923 F.2d 855 (6th Cir. 1991), 90-5039, Scott v. Stran Bldgs.

Docket Nº:90-5039.
Citation:923 F.2d 855
Party Name:Drura SCOTT, Plaintiff-Appellant, v. STRAN BUILDINGS, National Steel Products Company, AMCA International Corporation, and Empire Steel, Inc., Defendants-Appellees and Third-Party Plaintiffs, Empire Steel, Inc., Third-Party Defendant.
Case Date:January 16, 1991
Court:United States Courts of Appeals, Court of Appeals for the Sixth Circuit

Page 855

923 F.2d 855 (6th Cir. 1991)

Drura SCOTT, Plaintiff-Appellant,


STRAN BUILDINGS, National Steel Products Company, AMCA International Corporation, and Empire Steel, Inc., Defendants-Appellees and Third-Party Plaintiffs,

Empire Steel, Inc., Third-Party Defendant.

No. 90-5039.

United States Court of Appeals, Sixth Circuit

January 16, 1991

Editorial Note:

This opinion appears in the Federal reporter in a table titled "Table of Decisions Without Reported Opinions". (See FI CTA6 Rule 28 and FI CTA6 IOP 206 regarding use of unpublished opinions)

On Appeal from the United States District Court for the Western District of Kentucky, No. 85-00205; Baloutuie, Jr., J.



Before MILBURN, BOGGS and SUHRHEINRICH, Circuit Judges.


Plaintiff-appellant Drura Scott, d/b/a Scott Farms, appeals the district court's grant of summary judgment for defendants-appellees Stran Buildings, National Steel Products Company, and AMCA International Corporation 1 in this diversity action to recover damages sustained from the premature deterioration of two large steel buildings manufactured by Stran. For the reasons that follow, we affirm.



Scott originally filed this action on September 25, 1985, in the Circuit Court of Henderson County, Kentucky, alleging that the premature deterioration of two large steel buildings "purchased from Empire Steel, Inc., a distributor and agent of defendants ... caused breach of contract, breach of express warranty, breach of implied warranty, breach of warranty [of] fitness for a particular purpose and through [the] doctrine of res ipsa loquitur and nigligence [sic] or strict liability has caused the plaintiff to suffer" loss of use of the buildings and replacement costs. J.A. 16-17. Scott did not name Empire Steel as a defendant.

On October 16, 1985, Stran removed the action to the federal district court, and Stran later filed a third-party complaint against Empire. On September 6, 1988, Stran filed a motion for summary judgment which was granted in an order entered October 24, 1989, explained by a memorandum of that same date. The district court dismissed Scott's claims against all defendants and dismissed the third-party complaint as moot. Scott filed a timely motion for reconsideration which the district court denied on December 5, 1989. This timely appeal followed.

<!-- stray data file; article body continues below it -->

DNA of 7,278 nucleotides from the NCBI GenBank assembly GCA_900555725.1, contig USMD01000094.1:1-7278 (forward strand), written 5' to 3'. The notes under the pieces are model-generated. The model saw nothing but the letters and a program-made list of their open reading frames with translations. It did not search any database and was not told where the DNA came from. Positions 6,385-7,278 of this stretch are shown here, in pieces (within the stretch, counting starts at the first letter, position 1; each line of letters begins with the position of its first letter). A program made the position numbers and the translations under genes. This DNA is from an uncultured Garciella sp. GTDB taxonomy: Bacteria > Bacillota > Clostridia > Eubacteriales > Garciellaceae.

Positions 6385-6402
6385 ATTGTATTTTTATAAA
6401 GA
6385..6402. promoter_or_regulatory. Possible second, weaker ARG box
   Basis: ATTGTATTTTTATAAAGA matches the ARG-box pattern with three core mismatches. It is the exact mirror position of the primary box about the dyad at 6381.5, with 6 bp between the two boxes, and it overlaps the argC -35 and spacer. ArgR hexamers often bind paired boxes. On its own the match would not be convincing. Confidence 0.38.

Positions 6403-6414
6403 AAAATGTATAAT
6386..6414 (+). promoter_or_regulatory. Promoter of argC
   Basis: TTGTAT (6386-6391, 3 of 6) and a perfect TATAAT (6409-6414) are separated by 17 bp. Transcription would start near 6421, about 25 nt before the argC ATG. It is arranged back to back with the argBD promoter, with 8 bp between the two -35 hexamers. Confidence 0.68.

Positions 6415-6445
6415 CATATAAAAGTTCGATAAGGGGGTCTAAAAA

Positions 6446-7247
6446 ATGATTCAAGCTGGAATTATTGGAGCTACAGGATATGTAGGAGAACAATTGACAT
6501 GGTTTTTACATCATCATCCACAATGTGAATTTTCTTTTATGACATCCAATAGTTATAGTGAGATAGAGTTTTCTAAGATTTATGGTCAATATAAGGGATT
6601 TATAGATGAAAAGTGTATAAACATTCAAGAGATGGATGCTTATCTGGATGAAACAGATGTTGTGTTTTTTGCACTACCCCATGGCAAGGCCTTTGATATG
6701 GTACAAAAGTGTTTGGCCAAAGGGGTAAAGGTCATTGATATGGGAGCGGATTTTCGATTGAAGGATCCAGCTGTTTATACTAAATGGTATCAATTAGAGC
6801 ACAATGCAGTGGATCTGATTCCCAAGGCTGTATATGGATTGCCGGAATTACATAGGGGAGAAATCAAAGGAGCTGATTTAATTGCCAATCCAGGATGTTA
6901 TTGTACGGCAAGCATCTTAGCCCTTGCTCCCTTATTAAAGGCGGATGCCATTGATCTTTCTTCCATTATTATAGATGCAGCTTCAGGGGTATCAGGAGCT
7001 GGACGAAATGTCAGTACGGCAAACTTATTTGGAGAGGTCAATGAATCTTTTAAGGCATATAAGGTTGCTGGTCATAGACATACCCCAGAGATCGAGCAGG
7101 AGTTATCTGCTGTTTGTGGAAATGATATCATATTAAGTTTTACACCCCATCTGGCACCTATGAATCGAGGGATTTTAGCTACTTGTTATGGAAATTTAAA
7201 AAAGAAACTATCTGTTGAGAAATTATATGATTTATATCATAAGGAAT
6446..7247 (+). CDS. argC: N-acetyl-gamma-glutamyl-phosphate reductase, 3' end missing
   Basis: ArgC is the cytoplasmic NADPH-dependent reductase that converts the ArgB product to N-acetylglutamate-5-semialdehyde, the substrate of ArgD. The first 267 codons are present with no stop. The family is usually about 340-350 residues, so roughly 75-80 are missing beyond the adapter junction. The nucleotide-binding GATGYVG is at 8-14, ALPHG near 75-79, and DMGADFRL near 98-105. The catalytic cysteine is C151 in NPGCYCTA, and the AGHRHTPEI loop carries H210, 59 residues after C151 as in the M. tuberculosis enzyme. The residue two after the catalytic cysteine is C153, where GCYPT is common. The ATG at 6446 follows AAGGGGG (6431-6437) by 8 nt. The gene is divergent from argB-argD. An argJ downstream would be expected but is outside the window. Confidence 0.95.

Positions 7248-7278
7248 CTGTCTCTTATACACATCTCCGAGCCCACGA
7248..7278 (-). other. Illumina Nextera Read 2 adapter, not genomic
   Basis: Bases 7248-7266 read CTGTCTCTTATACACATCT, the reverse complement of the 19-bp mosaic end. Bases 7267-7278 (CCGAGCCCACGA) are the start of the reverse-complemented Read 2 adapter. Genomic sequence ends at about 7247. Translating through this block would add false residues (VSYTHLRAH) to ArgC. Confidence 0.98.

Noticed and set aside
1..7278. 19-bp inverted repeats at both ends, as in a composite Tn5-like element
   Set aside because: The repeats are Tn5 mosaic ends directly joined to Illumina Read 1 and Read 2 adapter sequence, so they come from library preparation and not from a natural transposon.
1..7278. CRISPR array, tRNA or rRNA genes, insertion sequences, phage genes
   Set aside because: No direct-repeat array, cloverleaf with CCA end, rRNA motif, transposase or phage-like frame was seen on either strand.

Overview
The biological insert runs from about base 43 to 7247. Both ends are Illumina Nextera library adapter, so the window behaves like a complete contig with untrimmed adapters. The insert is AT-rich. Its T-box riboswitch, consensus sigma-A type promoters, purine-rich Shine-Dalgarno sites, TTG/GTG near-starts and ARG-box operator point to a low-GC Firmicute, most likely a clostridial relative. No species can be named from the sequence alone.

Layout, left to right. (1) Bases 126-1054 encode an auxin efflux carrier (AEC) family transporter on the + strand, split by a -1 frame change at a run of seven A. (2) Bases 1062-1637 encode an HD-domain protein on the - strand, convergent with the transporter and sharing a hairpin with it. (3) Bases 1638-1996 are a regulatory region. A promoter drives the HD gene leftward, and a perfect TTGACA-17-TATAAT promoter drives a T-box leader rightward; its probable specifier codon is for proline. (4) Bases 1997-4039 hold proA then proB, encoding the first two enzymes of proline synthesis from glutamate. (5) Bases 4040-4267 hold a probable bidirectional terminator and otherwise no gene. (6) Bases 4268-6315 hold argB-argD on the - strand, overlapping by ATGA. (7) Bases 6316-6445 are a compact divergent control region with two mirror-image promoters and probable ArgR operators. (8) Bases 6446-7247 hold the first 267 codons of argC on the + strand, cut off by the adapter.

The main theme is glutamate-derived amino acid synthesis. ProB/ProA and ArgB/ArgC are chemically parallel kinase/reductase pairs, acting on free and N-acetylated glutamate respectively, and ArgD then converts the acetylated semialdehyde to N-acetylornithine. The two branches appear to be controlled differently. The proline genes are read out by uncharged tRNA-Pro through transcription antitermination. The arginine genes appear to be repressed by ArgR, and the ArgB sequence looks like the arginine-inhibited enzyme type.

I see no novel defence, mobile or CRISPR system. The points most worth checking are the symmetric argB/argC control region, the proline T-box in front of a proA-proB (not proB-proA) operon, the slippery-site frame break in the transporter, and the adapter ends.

Drura Scott, doing business as Scott Farms, bought two 50 feet by 1,000 feet metal buildings directly from Empire Steel, Inc., for the purpose of housing large numbers of cattle. The buildings were manufactured by Stran. Scott Farms took delivery of the buildings and erected the buildings with its own crew. During a light snowfall approximately four to five years after the buildings were erected, large portions of both buildings collapsed. The parties agree that the collapse was the result of corrosion to the buildings which was accelerated in the corrosive environment of confined cattle feeding.

When Drura Scott decided to institute a system of confined cattle feeding, he informed his brother and farm manager, Emerson Scott, of his decision and left the details to Emerson Scott. Since Empire Steel was a large and reputable builder and distributor of metal buildings, and had given Drura Scott satisfactory service in the past, Emerson Scott contacted Empire's representative, Earl Roehm.

In a deposition, Emerson Scott testified that he essentially gave Roehm the dimensions of the buildings and left the design of the buildings to Empire. Neither Emerson Scott nor Drura Scott had any direct contacts with Stran. In his deposition, Emerson Scott further testified that he was given no oral or written warranties, but later, in an affidavit, Emerson stated that while reviewing some documents he remembered that Roehm had indicated that the buildings were "20-20-20 buildings" meaning that they had a twenty-year life span, a twenty-pound wind load, and a twenty-pound snow load capacity. Emerson's affidavit is corroborated by an affidavit of Roehm.

The possibility that Empire was acting as an agent of Stran was explored during depositions of Ed Abel, a regional manager for Stran, and Earl Roehm, the representative of Empire who dealt directly with Scott Farms. Abel classified Empire as a builder and/or dealer of Stran products. Abel acknowledged that Stran's relationship with Empire went back as far as 1965, and Abel characterized Empire as "a large and very good dealer." Abel also acknowledged that Stran periodically offered incentive trips to dealers such as Empire and to their representatives. Stran also periodically paid part of its dealers' advertising costs.

Although Emerson Scott testified that design of the buildings was left primarily to Empire, Roehm testified that the materials and design were left primarily to Stran. According to Roehm, Empire had no involvement in deciding the materials and design of Scott Farms' buildings other than providing an anchor bolt layout. Roehm did not remember any discussion with Scott Farms about the possibility of premature corrosion other than alerting someone of the need to coat the lower portion of some support columns with a protective coating.

Purchase orders and order acknowledgments list Empire Steel as the builder, Emerson Scott, d/b/a Scott...

To continue reading